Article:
THESE days the word Kokoda is, like Gallipoli, synonymous with the Anzac legend but for almost 50 years the 39th Battalion, the very first Australian battalion to face the Japanese guns in New Guinea, was largely forgotten.
Why? Because of the original 600 men sent as part of the first resistance to the Japanese onslaught, only 34 returned fit for duty and the battalion was swiftly disbanded.
Forster’s Joe Dawson, who recently turned 90, was one of them. At just 19 he was one of the brave soldiers who, as noted journalist and author of Kokoda Peter Fitzsimons described in the foreword to Joe’s memoirs, “answered the call and formed themselves into such a fighting unit that they were able to take on the finest soldiers the world had seen to that point, and bloody well beat them.”
The 39th Battalion was a militia unit formed hastily in Melbourne in 1942 with the Japanese almost on our doorstep and the majority of Australia’s fighting forces (the Rats of Tobruk) en route from North Africa. They were the first to face the seemingly invincible Japanese forces in New Guinea and yet, with so few men returning, it was disbanded in 1943 and lay dormant for almost half a century.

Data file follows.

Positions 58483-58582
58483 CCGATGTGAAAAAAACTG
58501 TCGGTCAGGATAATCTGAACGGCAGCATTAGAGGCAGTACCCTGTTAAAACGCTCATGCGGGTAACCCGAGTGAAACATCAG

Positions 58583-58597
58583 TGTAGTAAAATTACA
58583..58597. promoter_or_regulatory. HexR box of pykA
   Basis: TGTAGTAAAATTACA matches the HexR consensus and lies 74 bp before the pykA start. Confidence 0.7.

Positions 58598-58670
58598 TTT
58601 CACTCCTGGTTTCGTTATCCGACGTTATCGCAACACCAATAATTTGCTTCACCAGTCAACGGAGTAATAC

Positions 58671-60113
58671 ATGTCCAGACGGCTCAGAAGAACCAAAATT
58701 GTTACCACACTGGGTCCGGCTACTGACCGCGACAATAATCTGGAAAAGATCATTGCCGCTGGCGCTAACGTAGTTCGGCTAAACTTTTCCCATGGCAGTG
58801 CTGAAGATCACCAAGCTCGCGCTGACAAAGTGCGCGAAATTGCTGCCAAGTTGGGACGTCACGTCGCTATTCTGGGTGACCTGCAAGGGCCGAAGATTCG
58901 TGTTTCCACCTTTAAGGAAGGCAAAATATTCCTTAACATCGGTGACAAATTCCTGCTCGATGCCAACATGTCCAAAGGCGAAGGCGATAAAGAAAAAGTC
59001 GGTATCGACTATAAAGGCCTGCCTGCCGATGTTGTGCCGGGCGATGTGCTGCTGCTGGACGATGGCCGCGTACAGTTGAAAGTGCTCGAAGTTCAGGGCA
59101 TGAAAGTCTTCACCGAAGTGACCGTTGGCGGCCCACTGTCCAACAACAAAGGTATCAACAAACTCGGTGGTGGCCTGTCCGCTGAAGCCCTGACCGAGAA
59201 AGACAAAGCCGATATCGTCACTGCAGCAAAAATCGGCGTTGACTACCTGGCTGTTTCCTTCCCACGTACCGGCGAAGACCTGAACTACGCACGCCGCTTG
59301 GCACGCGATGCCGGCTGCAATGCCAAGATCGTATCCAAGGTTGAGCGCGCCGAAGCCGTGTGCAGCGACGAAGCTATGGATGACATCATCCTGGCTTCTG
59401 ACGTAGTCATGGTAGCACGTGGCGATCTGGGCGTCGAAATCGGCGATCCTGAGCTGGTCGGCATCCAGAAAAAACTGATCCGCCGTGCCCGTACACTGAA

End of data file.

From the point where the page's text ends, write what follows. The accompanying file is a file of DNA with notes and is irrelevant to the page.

In 2006 the former Deployed Forces Support Unit based in Randwick was renamed the 39th (Personnel Support) Battalion and its Commanding Officer Lieutenant Colonel Robert Simpson was on hand recently to induct Joe as a Life Member of the 39th Battalion Association.
“We do now prepare soldiers far more than Joe and his mates were back then,” Lieutenant Colonel Simpson said.
“We prepare 3000 soldiers a year for deployment overseas, and we also have the strong obligation to carry with pride the name of the 39th Battalion.”
Joe, who has also given 48 years service as an office bearer for various Legacy groups, was humbled by the honour and reflected:
“It’s a wonderful thought. I’m just an old guy who did his duty. Most of my unit was gone when we came back, I was one of the lucky ones, and I still am.”